Image file formats are standardized means of organizing and storing images. Image files are composed of either pixel or vector (geometric) data. So image formats are divided into three groups: raster formats, vector formats and metafile formats (include both vector and bitmap components).
Raster formats store images as bitmap that is a data structure representing a generally rectangular grid of pixels, or points of color. A bitmap is technically characterized by the width and height of the image in pixels and by the number of bits per pixel.
The greater the number of rows and columns is, the greater the image resolution is, and the larger the file is. Also, each pixel of an image increases in size when its color depth increases — an 8-bit pixel (1 byte) stores 256 colors, a 24-bit pixel (3 bytes) stores 16 million colors, the latter is known as truecolor. Image compression uses algorithms to decrease the size of a file.
There are two types of image file compression algorithms: lossless and lossy. Lossless compression algorithms reduce file size without losing image quality, though they are not compressed into a file with the same small size as a lossy compression file. When image quality is valued above file size, lossless algorithms are typically chosen. Lossy compression algorithms take advantage of the inherent limitations of the human eye and discard invisible information.
Most of the commonly used raster image file and metafile formats are supported by AVS Photo Editor:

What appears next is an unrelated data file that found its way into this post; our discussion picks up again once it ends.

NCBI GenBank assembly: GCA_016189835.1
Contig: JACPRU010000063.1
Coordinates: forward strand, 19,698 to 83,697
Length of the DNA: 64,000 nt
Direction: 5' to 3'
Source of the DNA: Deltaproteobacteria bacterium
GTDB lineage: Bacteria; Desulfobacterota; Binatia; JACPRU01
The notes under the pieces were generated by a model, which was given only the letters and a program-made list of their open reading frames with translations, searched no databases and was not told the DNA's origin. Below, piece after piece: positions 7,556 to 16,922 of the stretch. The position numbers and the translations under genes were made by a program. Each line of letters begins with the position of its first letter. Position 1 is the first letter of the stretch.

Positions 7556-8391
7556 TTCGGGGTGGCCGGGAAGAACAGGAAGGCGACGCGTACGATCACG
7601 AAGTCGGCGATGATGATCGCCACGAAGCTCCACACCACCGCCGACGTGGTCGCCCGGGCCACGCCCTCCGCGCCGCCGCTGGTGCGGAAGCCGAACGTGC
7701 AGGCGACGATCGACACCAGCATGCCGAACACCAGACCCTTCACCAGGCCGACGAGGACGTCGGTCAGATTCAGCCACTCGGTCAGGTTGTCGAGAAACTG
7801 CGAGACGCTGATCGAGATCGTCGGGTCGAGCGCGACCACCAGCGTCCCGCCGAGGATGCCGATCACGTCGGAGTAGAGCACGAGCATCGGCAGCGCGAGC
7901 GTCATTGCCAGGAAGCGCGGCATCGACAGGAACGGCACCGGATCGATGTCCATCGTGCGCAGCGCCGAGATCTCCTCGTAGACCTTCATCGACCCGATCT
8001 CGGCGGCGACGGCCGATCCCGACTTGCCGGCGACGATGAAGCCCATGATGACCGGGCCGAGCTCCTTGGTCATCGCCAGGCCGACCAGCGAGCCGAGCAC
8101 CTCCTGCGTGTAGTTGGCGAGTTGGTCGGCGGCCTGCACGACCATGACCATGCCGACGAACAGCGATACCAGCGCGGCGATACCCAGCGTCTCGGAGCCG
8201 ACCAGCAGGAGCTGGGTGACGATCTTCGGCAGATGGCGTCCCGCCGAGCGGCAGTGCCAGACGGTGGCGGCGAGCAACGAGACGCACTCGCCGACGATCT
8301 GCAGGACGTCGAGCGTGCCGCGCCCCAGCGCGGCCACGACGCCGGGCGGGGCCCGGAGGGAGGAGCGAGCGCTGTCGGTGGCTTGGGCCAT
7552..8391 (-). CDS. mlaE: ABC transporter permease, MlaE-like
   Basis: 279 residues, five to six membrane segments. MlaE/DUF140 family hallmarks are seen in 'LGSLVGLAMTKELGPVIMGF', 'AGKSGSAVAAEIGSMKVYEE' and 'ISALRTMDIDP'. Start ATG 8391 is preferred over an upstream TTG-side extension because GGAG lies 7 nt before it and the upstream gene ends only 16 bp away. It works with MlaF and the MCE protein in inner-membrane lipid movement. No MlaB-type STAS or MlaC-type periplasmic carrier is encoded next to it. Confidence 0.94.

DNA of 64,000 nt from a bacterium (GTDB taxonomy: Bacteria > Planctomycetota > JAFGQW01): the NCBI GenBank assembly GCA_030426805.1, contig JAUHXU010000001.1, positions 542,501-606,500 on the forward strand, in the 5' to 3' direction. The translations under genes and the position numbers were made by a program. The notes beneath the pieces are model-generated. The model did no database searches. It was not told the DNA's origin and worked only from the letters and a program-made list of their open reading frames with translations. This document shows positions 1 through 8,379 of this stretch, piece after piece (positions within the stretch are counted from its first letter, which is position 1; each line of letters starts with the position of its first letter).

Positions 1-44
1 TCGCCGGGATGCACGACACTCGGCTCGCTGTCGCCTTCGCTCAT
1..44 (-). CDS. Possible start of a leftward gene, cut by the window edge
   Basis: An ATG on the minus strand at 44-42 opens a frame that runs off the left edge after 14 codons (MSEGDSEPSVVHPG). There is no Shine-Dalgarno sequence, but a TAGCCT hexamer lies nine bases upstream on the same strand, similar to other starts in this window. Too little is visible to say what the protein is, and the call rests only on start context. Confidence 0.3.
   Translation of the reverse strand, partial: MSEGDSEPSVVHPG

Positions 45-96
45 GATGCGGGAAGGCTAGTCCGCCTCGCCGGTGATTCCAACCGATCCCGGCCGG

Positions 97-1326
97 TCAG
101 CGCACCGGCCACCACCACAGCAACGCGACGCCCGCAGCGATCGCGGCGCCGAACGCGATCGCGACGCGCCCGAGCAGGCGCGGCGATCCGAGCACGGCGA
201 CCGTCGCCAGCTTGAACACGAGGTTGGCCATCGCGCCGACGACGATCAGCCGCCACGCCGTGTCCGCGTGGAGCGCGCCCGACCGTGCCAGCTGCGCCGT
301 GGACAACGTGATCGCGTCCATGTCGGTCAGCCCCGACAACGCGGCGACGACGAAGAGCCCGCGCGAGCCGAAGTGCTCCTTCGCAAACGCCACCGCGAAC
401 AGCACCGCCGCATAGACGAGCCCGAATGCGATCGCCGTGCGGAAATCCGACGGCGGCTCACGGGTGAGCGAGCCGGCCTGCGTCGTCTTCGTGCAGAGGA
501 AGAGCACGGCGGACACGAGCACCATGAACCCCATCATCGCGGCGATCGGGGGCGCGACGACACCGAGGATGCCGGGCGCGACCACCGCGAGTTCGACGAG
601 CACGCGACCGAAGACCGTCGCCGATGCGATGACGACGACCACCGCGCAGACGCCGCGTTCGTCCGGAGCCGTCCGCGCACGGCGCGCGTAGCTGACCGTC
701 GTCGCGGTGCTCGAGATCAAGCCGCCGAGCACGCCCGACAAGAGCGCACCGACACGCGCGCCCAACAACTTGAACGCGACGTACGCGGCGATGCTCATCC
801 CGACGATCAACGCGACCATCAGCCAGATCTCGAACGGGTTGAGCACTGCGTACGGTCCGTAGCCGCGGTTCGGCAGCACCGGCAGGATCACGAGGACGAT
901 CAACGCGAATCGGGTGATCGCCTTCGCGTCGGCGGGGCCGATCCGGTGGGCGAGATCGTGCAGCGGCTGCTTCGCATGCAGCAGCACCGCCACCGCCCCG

1 - Dithering is a technique used in computer graphics to create the illusion of color depth in images with a limited color palette. In a dithered image, colors not available in the palette are approximated by a diffusion of colored pixels from within the available palette. The human eye perceives the diffusion as a mixture of the colors within it.
2 - Color map is a matrix of real numbers between 0.0 and 1.0, where each row is an RGB vector that defines one color.
3 - RAW file formats are used by different camera manufacturers as their own proprietary and typically undocumented formats, which can vary from model to model: .crw .cr2 (Canon), .dng (Adobe), .mef (Mamiya), .nef (Nikon), .orf (Olympus), .arw (Sony). The purpose is to save with minimum loss of information the data that are obtained from the sensor, and the conditions surrounding the capturing of the image (the metadata). These files are not yet processed and therefore are not ready to be used with a bitmap graphics editor or printed. Normally, the image is processed by a raw converter where precise adjustments can be made before conversion to a "positive" file format such as TIFF or JPEG for storage, printing, or further manipulation, which often encodes the image in a device-dependent color space.
Please note that AVS4YOU programs do not allow you to copy protected material. You may use this software in copying material in which you own the copyright or have obtained permission to copy from the copyright owner.
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